What is H3N8 bird flu whose first human case was reported in China


China 1

While the world witnessed another surge in the Covid-19 cases, a new development from China is set to raise alert levels across the world. China’s central province of Henan has reported the first human infection of the H3N8 strain of bird flu.

While the risk of its spread among people is being pegged low, according to Chinese authorities, the H3N8 is common in horses and dogs and has even been found in seals. No human cases have so far been found anywhere else in the world. China’s National Health Commission has said that the variant was found in a four-year-old boy who showed fever and other symptoms.

WHAT IS H3N8 BIRD FLU?

H3N8 is a type of canine influenza, which is also known as dog flu. According to the US-based Centre for Disease Prevention & Control (CDC), canine influenza A(H3N2) viruses are different from seasonal influenza A(H3N2) viruses that spread annually in people.

H3N8 viruses originated in horses and then transmitted to dogs. “H3N8 equine influenza (horse flu) viruses have been known to exist in horses for more than 40 years,” CDC maintains. Scientists have said that the virus jumped from horses to dogs for survival and has adapted to cause illness in dogs and spread among dogs, especially those housed in kennels and shelters.

Meanwhile, the Canine influenza H3N2 virus originated in birds, is transmitted to dogs, and can now spread between dogs.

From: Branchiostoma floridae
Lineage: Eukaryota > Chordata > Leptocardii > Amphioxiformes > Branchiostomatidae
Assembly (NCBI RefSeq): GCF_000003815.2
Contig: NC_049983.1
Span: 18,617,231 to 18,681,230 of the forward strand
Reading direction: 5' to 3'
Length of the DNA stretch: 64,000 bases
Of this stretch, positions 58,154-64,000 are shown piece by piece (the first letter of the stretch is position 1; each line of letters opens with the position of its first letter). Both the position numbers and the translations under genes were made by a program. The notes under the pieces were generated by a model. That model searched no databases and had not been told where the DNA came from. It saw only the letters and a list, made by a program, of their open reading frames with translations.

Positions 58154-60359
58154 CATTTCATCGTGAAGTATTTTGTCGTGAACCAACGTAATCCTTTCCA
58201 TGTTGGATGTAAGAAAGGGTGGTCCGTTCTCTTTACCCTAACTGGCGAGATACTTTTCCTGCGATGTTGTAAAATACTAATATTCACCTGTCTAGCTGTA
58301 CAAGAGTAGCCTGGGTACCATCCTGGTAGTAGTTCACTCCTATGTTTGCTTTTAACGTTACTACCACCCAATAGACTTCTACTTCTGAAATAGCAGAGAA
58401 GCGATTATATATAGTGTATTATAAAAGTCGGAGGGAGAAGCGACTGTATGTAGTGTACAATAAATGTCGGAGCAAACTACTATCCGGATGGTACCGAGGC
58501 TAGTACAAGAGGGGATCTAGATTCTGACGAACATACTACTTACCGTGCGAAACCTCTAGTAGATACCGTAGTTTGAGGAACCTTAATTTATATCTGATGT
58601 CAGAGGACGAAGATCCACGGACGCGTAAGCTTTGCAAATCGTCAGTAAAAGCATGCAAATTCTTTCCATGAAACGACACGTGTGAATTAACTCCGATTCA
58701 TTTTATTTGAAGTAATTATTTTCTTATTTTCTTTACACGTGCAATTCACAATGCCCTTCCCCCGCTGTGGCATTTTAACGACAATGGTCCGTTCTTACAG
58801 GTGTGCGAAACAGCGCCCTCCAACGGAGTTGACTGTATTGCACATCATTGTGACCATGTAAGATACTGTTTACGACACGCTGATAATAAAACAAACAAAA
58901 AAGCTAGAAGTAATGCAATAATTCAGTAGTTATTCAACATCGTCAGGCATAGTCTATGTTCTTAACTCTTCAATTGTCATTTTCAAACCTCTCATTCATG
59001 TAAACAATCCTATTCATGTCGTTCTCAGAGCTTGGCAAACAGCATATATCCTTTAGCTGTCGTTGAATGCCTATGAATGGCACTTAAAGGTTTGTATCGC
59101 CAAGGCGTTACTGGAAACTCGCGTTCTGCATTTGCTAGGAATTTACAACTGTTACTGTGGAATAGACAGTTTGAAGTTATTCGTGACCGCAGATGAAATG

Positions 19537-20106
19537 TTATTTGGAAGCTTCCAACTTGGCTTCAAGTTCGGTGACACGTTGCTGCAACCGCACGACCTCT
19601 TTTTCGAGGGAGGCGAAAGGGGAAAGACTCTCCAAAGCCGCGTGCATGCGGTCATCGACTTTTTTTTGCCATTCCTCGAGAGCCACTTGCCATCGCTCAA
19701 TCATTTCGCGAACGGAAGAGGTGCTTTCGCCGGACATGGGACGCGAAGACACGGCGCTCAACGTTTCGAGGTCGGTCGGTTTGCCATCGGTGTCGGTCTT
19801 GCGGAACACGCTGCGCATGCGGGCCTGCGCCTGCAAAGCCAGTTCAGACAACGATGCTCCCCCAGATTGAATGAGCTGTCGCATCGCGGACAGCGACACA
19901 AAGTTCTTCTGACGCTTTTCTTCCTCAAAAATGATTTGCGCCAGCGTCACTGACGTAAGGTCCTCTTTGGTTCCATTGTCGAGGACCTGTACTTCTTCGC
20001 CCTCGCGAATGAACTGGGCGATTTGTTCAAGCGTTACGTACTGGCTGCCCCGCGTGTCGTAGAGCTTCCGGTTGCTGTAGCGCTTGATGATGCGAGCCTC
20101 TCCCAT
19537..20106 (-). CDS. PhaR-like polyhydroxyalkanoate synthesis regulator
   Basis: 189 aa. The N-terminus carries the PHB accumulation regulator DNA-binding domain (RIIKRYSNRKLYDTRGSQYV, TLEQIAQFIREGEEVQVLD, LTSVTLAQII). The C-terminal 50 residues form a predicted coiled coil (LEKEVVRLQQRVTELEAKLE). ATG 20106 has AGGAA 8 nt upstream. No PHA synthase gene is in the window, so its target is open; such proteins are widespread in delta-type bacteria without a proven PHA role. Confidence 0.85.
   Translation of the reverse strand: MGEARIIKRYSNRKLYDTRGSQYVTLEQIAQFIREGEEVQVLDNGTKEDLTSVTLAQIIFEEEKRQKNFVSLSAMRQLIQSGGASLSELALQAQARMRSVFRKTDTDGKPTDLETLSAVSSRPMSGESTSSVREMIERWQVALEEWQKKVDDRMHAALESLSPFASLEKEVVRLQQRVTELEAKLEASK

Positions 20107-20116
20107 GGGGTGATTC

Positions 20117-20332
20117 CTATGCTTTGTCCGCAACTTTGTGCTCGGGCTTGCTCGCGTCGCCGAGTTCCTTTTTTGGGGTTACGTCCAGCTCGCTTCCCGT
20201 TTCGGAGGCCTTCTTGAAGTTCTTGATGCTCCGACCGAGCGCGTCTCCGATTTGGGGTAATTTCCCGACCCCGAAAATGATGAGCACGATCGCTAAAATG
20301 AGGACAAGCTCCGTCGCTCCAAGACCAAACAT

WHEN WAS IT FIRST DETECTED?

The first cases of canine influenza from H3N8 were reported in 2004 as it emerged in greyhounds in the United States.

HAS THERE BEEN HUMAN TRANSMISSION?

So far, there have been no other reports of the virus jumping on to humans from animals. The report from China is the first case of such an event. According to Reuters, the child had been in contact with chickens and crows raised at his home. Whole-genome sequence analyses indicate that the H3N8 virus in this human case is a reassortant, with genes from viruses that have been detected previously in poultry and wild birds.

The health commission has said an initial study showed the variant did not yet have the ability to effectively infect humans, and the risk of a large-scale epidemic was low.

Read the full article at: indiatoday.in


Leave a Comment